Killer sperm whale: a new basal physeteroid (Mammalia, Cetacea) from the Late Miocene of Italy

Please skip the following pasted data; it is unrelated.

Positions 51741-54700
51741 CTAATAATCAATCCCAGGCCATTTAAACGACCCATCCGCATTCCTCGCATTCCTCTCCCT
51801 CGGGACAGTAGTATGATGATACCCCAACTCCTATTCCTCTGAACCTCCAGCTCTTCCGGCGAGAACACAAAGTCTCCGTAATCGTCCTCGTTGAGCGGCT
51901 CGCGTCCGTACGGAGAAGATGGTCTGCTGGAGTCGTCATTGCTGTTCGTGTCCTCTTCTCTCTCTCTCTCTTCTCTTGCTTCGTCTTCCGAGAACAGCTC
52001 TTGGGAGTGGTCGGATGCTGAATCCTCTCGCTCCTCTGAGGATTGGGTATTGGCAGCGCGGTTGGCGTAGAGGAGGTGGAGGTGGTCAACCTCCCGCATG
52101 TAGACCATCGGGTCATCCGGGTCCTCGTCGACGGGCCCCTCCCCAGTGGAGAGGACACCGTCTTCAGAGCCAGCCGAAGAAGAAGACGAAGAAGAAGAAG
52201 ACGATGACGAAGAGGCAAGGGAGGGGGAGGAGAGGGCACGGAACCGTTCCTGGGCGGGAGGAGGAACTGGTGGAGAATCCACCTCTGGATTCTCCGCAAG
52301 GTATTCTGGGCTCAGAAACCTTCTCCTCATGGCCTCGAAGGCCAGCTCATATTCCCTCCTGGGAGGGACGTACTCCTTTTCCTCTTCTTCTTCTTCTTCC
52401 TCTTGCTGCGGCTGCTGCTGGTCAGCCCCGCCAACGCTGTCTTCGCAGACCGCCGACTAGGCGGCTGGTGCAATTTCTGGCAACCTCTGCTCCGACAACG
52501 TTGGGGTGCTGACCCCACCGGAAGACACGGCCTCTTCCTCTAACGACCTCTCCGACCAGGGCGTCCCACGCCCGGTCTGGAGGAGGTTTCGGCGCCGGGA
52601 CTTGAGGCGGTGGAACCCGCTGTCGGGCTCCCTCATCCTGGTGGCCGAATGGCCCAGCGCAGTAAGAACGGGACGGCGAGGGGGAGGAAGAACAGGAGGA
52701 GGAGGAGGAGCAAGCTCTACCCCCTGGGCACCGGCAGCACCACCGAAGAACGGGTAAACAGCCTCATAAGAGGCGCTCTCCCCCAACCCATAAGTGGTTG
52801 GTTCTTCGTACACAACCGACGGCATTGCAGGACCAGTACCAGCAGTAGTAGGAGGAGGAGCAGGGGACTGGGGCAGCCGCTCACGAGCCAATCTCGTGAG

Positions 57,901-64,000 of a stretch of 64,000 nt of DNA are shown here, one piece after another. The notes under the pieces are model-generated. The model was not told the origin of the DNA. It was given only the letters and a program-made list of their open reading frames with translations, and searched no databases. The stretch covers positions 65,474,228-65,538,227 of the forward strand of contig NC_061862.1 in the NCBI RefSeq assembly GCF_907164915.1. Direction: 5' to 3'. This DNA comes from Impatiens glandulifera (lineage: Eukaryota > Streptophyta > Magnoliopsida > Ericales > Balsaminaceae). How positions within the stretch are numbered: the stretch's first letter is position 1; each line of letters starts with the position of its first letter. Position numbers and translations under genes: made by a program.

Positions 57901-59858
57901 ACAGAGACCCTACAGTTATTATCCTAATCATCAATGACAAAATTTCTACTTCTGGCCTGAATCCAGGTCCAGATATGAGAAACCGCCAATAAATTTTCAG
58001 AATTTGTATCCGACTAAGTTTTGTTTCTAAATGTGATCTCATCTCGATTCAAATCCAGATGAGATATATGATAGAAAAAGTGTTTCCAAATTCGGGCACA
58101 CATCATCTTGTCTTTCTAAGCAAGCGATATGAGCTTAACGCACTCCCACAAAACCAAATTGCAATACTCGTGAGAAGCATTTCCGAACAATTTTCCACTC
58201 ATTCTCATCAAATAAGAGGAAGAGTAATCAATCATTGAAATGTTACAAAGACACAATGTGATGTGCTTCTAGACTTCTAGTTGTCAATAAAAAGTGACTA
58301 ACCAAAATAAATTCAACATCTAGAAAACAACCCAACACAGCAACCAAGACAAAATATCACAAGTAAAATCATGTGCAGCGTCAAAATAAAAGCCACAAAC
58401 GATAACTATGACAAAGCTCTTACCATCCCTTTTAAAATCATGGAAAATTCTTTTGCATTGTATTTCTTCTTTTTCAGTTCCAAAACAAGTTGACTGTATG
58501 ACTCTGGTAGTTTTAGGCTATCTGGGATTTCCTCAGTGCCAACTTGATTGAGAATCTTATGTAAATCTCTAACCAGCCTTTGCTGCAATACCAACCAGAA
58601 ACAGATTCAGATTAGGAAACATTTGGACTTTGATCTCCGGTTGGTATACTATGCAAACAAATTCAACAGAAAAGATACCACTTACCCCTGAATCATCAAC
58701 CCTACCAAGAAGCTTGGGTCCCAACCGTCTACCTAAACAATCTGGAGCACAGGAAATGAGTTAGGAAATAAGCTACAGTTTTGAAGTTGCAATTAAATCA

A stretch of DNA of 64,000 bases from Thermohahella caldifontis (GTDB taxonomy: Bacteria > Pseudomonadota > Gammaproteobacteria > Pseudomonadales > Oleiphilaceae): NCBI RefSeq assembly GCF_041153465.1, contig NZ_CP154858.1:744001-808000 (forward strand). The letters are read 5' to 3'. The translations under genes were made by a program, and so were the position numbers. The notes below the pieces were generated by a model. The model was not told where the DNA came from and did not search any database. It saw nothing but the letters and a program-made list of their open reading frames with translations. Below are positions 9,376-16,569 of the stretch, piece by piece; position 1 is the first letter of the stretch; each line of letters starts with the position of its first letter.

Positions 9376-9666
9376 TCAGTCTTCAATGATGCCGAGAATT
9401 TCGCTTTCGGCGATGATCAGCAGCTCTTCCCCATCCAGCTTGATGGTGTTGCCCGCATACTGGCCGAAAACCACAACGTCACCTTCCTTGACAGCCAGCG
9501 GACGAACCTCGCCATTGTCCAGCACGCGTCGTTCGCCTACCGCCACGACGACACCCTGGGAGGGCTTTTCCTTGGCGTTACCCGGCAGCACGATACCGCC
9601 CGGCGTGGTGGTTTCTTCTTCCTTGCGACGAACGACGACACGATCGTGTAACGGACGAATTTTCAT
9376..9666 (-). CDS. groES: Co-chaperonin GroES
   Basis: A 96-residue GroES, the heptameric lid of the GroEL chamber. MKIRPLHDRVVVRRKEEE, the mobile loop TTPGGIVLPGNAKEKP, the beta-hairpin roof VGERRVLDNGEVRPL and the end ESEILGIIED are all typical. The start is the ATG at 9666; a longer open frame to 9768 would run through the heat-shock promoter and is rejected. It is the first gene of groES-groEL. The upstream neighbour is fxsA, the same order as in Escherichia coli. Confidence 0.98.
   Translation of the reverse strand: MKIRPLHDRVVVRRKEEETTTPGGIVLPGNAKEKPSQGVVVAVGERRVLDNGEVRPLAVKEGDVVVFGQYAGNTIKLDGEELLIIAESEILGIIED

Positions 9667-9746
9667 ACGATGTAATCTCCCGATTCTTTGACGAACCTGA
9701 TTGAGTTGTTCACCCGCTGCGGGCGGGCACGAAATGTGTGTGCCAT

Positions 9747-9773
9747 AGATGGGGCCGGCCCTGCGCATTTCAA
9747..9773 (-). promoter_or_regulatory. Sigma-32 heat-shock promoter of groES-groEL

Zygophyseter varolai, a new genus and species of Physeteroidea (Cetacea, Odontoceti), is based on an almost complete skeleton from the Late Miocene (Tortonian) in southern Italy. The extreme elongation of the zygomatic process of the squamosal and the circular supracranial basin (probably for housing the spermaceti organ) delimited by a peculiar anterior projection of the supraorbital process of the right maxilla are the most distinctive features of this bizarre sperm whale. Large body size, large teeth present in both lower and upper jaw, and anteroposteriorly elongated temporal fossa and zygomatic process of the squamosal indicate that this cetacean (for which we suggest the English common name killer sperm whale) was an active predator adapted to feeding on large prey, similarly to the extant killer whale (Orcinus orca). A phylogenetic analysis reveals that Zygophyseter belongs to a Middle–Late Miocene clade of basal physeteroids, together with Naganocetus (new genus for the type of ‘Scaldicetusshigensis). Moreover, the phylogenetic analysis shows evidence of a wide physeteroid radiation during the Miocene and that the extant Physeter and Kogia belong to two distinct families that form a clade representing the crown-group Physeteroidea. © 2006 The Linnean Society of London, Zoological Journal of the Linnean Society, 2006, 148, 103–131.